Leadenhall Market is an active and busy marketplace located in the City of London. Its history can be traced back as a center for trade since the Romans occupied London during the first century. A Roman basilica and forum once stood on the site where the market actually stands today. During the 14th century, a meat and fish market occupied a series of courts within the Manor of Leadenhall which belonged to Sir Hugh Neville. The area became a popular meeting place for the poultry and cheese trade, and by the 1400s a market was established. In 1411, Lord Mayor, Richard Whittington, acquired and gifted Leadenhall to the City of London, and the site grew in importance as a center for commerce. By the 1600s, the market provided the sale of poultry, grain, eggs, butter, cheese, herbs, wool, leather, and cutlery. In 1666 Leadenhall Market largely escaped the great fire of London, and in 1881, the market was redesigned by architect, Sir Horace Jones. The new design featured the wrought iron details and glass-roofed buildings that you see today. In 1991, the market underwent another extensive restoration, and Leadenhall Market continues to be a popular and attractive place to shop, dine, or to simply stroll through. Harry Potter fans may recognize Leadenhall Market as one of the locations used to represent the fictional Diagon Alley in the film version of ‘Harry Potter and the Philosopher’s Stone’ (2001).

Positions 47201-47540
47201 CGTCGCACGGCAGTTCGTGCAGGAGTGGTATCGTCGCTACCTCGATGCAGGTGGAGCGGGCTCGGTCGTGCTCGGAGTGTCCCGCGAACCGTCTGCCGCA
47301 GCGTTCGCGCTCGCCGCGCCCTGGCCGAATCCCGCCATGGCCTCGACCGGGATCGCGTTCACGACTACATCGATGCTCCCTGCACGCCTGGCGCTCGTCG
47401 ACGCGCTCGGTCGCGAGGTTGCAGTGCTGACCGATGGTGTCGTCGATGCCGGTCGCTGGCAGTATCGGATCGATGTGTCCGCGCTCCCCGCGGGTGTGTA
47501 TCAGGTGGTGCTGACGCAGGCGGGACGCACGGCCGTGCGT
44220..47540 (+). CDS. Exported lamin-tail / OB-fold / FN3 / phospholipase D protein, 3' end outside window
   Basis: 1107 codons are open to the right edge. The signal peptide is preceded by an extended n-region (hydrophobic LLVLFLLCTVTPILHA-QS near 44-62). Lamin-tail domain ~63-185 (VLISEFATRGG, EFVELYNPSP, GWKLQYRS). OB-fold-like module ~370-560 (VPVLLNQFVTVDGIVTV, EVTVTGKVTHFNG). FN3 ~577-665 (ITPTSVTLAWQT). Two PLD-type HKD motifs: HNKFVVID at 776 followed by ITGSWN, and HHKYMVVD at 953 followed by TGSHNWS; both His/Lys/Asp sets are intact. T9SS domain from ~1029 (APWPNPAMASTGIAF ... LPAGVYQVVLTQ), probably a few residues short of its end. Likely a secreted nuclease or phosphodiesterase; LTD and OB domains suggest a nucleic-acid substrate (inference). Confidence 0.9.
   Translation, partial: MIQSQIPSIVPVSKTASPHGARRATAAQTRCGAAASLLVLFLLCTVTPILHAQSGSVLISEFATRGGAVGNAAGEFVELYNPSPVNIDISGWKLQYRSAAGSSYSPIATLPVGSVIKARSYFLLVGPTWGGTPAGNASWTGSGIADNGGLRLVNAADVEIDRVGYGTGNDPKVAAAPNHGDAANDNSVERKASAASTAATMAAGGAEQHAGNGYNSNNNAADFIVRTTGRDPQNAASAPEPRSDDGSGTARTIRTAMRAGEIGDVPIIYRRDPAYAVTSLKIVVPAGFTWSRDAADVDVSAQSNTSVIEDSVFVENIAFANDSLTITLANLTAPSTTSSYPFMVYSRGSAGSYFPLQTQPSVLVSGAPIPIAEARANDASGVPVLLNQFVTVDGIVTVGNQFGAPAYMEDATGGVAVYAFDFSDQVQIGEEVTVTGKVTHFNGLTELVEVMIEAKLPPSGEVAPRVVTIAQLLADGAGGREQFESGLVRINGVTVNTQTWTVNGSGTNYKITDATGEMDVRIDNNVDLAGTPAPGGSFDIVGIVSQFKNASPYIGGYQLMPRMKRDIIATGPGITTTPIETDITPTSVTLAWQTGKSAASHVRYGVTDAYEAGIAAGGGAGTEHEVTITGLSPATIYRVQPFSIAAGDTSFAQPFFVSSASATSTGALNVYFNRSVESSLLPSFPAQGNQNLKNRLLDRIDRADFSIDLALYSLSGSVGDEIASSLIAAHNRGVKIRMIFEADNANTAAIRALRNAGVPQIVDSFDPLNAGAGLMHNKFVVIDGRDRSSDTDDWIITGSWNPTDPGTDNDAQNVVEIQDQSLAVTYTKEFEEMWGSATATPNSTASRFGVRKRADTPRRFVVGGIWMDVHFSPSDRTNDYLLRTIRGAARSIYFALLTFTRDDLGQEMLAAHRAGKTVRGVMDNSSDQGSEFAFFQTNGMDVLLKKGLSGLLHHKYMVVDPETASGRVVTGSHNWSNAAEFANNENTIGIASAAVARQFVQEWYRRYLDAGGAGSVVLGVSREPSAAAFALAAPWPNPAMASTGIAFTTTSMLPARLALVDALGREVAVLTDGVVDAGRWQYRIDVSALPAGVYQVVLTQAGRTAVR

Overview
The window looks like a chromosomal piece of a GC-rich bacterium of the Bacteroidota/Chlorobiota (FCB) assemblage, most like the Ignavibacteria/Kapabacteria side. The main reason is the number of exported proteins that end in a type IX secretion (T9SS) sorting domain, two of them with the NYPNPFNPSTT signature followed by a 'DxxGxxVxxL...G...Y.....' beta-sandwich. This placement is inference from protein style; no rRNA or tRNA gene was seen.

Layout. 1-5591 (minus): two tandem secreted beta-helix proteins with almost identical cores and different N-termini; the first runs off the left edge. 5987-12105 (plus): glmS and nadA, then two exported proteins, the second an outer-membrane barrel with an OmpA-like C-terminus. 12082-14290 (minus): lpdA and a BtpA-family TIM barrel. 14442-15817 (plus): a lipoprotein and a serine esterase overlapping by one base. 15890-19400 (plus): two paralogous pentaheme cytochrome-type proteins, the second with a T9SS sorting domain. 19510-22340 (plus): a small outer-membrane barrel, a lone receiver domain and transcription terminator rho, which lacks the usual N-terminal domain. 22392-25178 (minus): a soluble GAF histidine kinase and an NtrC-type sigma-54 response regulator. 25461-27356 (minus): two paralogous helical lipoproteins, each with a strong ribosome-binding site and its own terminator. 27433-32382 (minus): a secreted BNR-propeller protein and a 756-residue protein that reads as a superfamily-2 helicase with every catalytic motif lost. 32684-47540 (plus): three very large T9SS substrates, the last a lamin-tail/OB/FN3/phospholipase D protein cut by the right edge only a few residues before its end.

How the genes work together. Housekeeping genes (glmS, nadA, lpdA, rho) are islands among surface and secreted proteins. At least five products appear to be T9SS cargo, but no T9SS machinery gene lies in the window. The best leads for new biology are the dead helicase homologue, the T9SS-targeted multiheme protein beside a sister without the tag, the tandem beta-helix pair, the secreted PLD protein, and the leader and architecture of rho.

- Leadenhall Market
- London EC3V 1LR
- Underground: Bank or Monument